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- 1. 2/11/2014 1 Chapter 2 Describing Data: Frequency Tables, Frequency Distributions, and Graphic Presentation McGraw-Hill/Irwin Copyright © 2010 by The McGraw-Hill Companies, Inc. All rights reserved. 2-2 GOALS 1. Organize qualitative data into a frequency table. 2. Present a frequency table as a bar chart or a pie chart. 3. Organize quantitative data into a frequency distribution. 4. Present a frequency distribution for quantitative data using histograms, frequency polygons, and cumulative frequency polygons. 2-3 Determining the question to be addressed Collecting raw data Organizing data (frequency distribution) Presenting data (graph) Drawing conclusions Organizing data into a frequency distribution involves: Organizing Data into Frequency Distribution 2-4 Data Collection Guidelines Data must represent all groups Find some data by observation or from records Use past data to make decisions about future Test the data by asking the questions: o Where did the data come from? o How many observations do we have? o Do the data support or contradict? o Is the evidence missing? o Is the conclusion logical? Avoid double counting 2-5 Frequency Table and Frequency Distribution FREQUENCY TABLE A grouping of qualitative data into mutually exclusive classes showing the number of observations in each class. FREQUENCY DISTRIBUTION A grouping of data into mutually exclusive classes showing the number of observations in each class. Class interval: The class interval is obtained by subtracting the lower limit of a class from the lower limit of the next class. Class frequency: The number of observations in each class. **Class midpoint: A point that divides a class into two equal parts. This is the average of the upper and lower class limits. 2-6 Pie Charts and Bar Charts PIE CHART A chart that shows the proportionor percent that each class represents of the total number of frequencies. BAR CHART A graph in which the classes are reported on the horizontal axis and the class frequencies on the vertical axis. The class frequencies are proportional to the heights of the bars.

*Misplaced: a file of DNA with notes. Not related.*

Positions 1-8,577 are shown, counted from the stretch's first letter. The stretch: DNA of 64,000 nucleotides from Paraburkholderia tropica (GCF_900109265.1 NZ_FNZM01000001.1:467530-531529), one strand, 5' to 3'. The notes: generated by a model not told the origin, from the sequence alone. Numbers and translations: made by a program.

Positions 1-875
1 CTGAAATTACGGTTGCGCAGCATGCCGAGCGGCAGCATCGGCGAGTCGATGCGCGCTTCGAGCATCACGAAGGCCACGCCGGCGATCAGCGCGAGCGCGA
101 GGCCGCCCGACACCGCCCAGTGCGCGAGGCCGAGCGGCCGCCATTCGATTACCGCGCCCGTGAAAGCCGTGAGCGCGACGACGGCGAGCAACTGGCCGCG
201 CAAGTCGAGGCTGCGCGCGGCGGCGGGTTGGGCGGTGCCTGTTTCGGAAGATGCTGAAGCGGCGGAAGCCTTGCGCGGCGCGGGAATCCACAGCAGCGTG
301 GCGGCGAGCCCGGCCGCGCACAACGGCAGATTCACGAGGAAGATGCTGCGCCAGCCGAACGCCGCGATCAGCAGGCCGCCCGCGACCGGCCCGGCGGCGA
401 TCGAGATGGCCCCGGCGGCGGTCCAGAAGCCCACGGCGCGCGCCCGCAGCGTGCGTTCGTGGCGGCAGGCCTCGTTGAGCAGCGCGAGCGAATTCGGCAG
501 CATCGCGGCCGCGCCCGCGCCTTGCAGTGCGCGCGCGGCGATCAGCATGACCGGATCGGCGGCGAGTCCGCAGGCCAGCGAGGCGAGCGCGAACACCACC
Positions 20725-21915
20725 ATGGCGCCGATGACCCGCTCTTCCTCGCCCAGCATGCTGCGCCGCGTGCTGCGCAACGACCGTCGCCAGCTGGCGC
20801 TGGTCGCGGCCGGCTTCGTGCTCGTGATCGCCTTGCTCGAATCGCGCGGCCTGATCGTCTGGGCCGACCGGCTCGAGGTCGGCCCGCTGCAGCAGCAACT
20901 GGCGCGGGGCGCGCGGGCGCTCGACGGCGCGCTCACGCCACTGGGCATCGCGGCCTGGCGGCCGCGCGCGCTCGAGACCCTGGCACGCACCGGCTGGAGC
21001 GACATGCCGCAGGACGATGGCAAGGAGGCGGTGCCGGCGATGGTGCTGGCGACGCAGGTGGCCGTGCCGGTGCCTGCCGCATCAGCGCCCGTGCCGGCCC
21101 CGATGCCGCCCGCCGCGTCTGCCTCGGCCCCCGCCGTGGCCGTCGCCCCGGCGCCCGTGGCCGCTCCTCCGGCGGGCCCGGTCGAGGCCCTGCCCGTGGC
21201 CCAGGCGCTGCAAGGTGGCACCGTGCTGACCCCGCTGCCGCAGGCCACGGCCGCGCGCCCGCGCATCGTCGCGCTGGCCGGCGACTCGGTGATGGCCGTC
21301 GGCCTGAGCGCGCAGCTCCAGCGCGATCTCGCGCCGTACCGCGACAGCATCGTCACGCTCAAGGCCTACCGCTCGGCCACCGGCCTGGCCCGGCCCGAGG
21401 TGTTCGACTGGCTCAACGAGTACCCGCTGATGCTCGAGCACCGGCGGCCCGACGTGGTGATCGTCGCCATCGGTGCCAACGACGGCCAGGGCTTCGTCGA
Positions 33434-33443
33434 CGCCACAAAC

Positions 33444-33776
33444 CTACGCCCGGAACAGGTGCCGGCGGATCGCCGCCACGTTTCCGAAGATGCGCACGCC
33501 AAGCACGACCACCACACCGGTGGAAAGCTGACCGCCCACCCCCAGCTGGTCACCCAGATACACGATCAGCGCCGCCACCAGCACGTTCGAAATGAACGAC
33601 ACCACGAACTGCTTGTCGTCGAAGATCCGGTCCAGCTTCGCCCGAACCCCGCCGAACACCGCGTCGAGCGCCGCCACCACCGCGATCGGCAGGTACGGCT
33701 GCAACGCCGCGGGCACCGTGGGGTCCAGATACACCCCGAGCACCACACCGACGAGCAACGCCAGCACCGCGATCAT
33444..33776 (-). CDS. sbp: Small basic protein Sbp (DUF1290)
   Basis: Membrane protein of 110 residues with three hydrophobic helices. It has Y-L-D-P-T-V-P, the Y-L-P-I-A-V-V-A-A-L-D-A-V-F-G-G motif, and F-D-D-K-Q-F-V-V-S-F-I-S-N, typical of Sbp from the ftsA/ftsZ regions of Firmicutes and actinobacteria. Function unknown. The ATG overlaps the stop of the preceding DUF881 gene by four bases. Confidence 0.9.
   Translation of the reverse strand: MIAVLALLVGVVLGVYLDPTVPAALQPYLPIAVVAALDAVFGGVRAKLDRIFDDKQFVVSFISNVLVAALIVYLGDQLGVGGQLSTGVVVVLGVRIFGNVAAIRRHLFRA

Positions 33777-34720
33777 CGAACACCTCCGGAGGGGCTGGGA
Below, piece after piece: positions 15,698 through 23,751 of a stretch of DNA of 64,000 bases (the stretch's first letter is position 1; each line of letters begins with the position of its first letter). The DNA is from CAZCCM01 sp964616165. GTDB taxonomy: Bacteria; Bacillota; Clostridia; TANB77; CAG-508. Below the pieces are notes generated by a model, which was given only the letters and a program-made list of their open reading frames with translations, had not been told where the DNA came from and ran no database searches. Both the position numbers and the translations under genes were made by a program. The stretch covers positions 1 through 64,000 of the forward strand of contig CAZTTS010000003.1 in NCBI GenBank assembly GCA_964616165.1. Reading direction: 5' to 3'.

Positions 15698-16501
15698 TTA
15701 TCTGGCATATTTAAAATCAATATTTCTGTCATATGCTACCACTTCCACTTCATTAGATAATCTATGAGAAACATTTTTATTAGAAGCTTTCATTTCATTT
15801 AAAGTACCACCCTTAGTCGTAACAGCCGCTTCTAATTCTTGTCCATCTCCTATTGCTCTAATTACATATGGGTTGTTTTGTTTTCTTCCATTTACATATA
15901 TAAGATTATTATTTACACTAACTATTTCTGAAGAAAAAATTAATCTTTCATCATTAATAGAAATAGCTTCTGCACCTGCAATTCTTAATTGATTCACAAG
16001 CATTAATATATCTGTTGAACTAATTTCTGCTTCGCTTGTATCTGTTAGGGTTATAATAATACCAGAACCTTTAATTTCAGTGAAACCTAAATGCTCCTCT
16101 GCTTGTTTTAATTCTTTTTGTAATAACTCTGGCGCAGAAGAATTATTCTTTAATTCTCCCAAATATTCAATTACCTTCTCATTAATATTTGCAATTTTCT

- 2. 2/11/2014 2 2-7 Relative Class Frequencies Class frequencies can be converted to relative class frequencies to show the fraction of the total number of observations in each class. A relative frequency captures the relationship between a class total and the total number of observations. 2-8 EXAMPLE – Creating a Frequency Distribution Table Ms. Kathryn Ball of AutoUSA wants to develop tables, charts, and graphs to show the typical selling price on various dealer lots. The table on the right reports only the price of the 80 vehicles sold last month at Whitner Autoplex. 2-9 Constructing a Frequency Table - Example Step 1: Decide on the number of classes. A useful recipe to determine the number of classes (k) is the “2 to the k rule.” such that 2k > n. There were 80 vehicles sold. So n = 80. If we try k = 6, which means we would use 6 classes, then 26 = 64, somewhat less than 80. Hence, 6 is not enough classes. If we let k = 7, then 27 128, which is greater than 80. So the recommended number of classes is 7. Step 2: Determine the class interval or width. The formula is: i (H-L)/k where i is the class interval, H is the highest observed value, L is the lowest observed value, and k is the number of classes. ($35,925 - $15,546)/7 = $2,911 Round up to some convenient number, such as a multiple of 10 or 100. Use a class width of $3,000 2-10 Step 3: Set the individual class limits Step 4: Tally the vehicle selling prices into the classes. Step 5: Count the number of items in each class. Constructing a Frequency Table - Example 2-11 Relative Frequency Distribution To convert a frequency distribution to a relative frequency distribution, each of the class frequencies is divided by the total number of observations. 2-12 Graphic Presentation of a Frequency Distribution The three commonly used graphic forms are: Histograms Frequency polygons Cumulative frequency distributions